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Category: ESXi

How To: Upgrade vCSA 6.0 to vCSA 6.5

Today marks the release of vSphere 6.5 and with that, a new vCenter Server Appliance that is worth paying attention to. Beyond the traditional boost of configuration maximums and security, this version comes loaded with features that have been requested over the past few years. Some highlights include:

  • Built-in migration tool to go from vCenter Server 5.5 or 6.0 to vCSA 6.5
  • Built-in VMware Update Manager
  • Native HA support deployed in Active-Passive-Witness architecture
  • No Client Integration Browser Plug-in
  • Adobe Flex AND HTML5 web clients
  • API Explorer via vCSA portal page for your automation needs
  • Tons of other little enhancements that you can read about here
  • This post will be a guide on getting you from vCSA 6 to 6.5 with setting up vCSA HA at a later date.

    Crack open the ISO in your preferred flavor of OS and run the vCenter Server Appliance Installer. You’ll be greeted by this step1

    Hit next, accept the EULA, and fill out your environmental info. FQDN/IP of 6.0 vCSA, SSO details, and the ESXi host info that is currently housing your 6.0 vCSA. step2

    Now, if you are running VUM on a Windows server in your environment, you will see the following error: Unable to retrieve the migration assistant extension on source vCenter Server. Make sure migration assistant is running on the VUM server. Copy the ‘migration-assistant’ folder to the VUM server and run ‘VMware-Migration-Assistant.exe’, type in the password for the VUM service account and return back to the vCSA 6.5 Installer. step4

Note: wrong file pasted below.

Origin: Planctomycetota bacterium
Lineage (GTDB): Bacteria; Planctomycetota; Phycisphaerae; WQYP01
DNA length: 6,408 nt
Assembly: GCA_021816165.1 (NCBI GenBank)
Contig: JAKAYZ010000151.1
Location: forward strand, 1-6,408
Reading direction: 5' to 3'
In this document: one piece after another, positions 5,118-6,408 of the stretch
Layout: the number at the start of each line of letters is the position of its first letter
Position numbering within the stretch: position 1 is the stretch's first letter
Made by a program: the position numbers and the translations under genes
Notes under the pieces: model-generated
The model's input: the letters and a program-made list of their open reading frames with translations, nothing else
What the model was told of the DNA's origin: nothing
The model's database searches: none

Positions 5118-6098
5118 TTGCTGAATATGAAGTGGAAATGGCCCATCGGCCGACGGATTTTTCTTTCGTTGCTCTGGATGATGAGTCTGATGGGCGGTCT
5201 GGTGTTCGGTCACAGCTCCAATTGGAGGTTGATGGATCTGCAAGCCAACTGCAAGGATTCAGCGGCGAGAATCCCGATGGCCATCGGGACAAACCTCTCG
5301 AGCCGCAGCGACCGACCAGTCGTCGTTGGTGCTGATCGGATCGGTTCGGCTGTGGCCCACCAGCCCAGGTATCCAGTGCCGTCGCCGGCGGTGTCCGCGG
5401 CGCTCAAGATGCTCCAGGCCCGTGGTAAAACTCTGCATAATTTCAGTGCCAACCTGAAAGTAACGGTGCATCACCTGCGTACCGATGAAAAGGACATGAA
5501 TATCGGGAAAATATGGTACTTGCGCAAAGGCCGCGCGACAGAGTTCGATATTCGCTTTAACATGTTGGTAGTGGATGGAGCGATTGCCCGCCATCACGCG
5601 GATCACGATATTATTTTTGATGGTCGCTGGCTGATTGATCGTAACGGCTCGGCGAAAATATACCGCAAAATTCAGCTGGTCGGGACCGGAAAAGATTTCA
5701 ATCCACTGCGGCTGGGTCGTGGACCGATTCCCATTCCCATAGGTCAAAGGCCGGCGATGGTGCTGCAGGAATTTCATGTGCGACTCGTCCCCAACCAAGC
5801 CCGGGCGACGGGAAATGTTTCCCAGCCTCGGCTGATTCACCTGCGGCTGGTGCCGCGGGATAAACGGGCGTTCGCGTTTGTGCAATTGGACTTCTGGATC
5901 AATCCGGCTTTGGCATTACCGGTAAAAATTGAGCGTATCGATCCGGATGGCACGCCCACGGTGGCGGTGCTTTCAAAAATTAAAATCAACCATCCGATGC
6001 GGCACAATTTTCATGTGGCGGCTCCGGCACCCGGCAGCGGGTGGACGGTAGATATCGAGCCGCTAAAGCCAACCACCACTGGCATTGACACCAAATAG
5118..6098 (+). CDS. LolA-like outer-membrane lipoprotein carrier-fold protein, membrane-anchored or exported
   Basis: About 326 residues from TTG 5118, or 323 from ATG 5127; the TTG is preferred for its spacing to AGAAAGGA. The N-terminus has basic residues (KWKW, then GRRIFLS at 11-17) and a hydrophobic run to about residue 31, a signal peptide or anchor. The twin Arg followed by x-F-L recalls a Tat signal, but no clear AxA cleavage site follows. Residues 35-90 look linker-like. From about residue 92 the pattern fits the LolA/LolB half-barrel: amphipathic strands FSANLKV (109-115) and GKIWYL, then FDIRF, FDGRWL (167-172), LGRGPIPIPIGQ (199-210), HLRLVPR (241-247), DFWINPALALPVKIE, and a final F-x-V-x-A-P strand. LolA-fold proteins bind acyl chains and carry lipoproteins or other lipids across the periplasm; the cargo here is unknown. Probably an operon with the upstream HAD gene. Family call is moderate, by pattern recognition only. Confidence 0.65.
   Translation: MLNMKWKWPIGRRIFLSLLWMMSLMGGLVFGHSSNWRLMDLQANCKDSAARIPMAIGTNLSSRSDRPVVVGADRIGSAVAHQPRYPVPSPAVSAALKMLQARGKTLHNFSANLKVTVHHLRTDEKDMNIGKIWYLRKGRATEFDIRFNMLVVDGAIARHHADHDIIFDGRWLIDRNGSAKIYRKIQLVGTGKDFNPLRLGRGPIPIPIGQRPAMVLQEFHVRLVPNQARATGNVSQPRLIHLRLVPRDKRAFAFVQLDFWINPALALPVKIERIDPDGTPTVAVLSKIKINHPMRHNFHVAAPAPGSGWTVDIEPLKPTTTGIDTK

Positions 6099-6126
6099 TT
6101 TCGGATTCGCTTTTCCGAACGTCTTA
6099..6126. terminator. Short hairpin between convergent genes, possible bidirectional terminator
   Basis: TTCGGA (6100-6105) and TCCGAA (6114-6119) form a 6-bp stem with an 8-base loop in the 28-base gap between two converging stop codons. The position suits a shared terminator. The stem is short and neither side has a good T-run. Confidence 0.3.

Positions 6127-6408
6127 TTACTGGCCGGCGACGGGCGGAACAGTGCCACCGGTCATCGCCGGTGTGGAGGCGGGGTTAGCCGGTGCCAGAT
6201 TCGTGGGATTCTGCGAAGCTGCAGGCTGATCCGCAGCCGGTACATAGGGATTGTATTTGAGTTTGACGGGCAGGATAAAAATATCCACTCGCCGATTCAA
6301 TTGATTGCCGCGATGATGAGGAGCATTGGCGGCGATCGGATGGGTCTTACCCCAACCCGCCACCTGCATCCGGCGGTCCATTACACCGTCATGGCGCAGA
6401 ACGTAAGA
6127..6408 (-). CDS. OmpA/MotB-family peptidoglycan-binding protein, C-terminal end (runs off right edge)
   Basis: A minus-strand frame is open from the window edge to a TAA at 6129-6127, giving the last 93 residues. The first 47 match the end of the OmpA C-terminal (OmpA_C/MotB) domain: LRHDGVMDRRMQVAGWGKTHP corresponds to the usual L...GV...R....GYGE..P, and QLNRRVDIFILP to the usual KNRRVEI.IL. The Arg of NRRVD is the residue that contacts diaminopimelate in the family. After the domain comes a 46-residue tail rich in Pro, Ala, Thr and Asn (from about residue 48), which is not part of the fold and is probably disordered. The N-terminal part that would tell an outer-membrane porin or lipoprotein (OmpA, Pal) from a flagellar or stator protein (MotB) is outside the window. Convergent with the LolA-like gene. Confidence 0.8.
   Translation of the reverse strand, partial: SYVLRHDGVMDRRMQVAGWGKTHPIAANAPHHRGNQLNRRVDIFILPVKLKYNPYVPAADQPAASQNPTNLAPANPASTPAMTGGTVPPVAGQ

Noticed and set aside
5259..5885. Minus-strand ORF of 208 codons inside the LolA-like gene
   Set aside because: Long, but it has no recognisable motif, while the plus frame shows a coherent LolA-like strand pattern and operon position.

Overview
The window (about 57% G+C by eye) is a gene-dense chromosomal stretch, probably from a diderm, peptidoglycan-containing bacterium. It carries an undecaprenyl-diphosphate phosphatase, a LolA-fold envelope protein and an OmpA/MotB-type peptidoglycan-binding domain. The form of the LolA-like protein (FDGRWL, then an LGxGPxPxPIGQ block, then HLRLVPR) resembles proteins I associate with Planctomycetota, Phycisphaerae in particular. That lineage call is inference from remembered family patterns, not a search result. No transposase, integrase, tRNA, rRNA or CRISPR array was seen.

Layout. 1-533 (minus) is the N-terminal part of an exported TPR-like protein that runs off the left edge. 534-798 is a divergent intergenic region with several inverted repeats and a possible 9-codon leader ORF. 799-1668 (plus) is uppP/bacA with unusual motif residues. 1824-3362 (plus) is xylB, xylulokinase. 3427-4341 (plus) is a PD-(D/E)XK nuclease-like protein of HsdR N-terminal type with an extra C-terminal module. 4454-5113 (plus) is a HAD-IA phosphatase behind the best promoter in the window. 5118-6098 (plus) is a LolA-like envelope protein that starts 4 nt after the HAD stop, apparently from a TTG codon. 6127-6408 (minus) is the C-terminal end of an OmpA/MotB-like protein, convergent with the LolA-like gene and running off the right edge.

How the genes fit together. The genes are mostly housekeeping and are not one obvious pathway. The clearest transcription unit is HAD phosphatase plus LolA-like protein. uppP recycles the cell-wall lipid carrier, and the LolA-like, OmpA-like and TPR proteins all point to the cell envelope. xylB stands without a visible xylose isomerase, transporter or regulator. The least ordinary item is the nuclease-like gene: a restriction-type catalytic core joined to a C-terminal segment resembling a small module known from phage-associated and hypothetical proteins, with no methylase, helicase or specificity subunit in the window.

The next few pages are choosing your cluster resources, folder organization, and general deployment information. Since this was done in my lab, I chose to stick with the ‘tiny’ vCenter deployment since I do not expect to ever need anything larger than that… hopefully. step7step8step9step10step11

    Once all that is done and dusted, you will get to the confirmation page to verify you didn’t fat finger any settings. If they all look good, click Finish. step12

    Assuming everything was chosen properly, you will see this lovely screen step16
    Congrats, you now have 2 vCSA’s running… but that’s not what we are here for. We want to decommission the 6.0 in favor of 6.5 with all of our lovely settings. So let’s get that crackin’

    step17

    Hit next and fill in your vCSA 6.0 info as well as the host that is running your 6.0 vCSA. You may get a warning about DRS being enabled on the cluster so feel free to change that setting depending on if your settings are set too aggressively.

    Next you will choose what data you wish to migrate from your old 6.0 to your new 6.5. I wanted all that lovely historical data so I went with the longer, last option. step19

    After that, you should be good to go! You will see some progress bars and then greeted with links to your shiny, new 6.5 vCSA. *Hint* It’s the same info as your 6.0, thanks migrations!

    step20step21step22

    After you login, check out your About vSphere menu and you should see vSphere 6.5 listed as current build. You will also notice that your original 6.0 VM is powered off and can be decommissioned to your liking. step23

    From there, you can hop into the Update Manager tab and upgrade your hosts to 6.5 automatically as well! Happy trails, friends and enjoy all the new awesomeness that vCSA 6.5 has dropped into your lap.